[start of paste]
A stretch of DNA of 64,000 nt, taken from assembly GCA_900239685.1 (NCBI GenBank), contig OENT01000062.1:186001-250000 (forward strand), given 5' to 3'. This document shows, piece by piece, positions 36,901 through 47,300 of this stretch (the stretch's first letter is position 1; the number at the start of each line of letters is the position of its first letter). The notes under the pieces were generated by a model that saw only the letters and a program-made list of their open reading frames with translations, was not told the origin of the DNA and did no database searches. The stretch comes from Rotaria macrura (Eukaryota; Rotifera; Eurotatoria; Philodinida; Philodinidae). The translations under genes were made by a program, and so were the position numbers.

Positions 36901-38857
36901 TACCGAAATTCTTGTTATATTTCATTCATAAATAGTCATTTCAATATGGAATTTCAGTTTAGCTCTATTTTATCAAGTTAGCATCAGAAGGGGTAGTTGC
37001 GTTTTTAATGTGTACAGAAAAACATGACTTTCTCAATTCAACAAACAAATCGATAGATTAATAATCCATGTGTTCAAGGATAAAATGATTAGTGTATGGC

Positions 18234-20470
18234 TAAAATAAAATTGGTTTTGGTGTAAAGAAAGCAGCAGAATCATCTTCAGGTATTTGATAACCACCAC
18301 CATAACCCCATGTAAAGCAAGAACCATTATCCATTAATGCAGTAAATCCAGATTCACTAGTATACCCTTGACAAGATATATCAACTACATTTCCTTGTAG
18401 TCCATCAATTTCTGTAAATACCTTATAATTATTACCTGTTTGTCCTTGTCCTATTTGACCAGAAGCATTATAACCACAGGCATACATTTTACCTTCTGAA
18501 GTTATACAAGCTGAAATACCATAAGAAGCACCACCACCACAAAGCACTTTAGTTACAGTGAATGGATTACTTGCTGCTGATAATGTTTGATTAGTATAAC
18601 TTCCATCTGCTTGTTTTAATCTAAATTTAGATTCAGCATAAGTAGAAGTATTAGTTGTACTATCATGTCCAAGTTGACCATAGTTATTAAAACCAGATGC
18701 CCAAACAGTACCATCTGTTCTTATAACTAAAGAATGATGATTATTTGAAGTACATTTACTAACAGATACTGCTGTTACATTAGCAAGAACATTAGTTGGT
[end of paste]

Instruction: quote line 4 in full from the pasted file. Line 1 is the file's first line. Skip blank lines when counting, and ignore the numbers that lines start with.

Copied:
37001 GTTTTTAATGTGTACAGAAAAACATGACTTTCTCAATTCAACAAACAAATCGATAGATTAATAATCCATGTGTTCAAGGATAAAATGATTAGTGTATGGC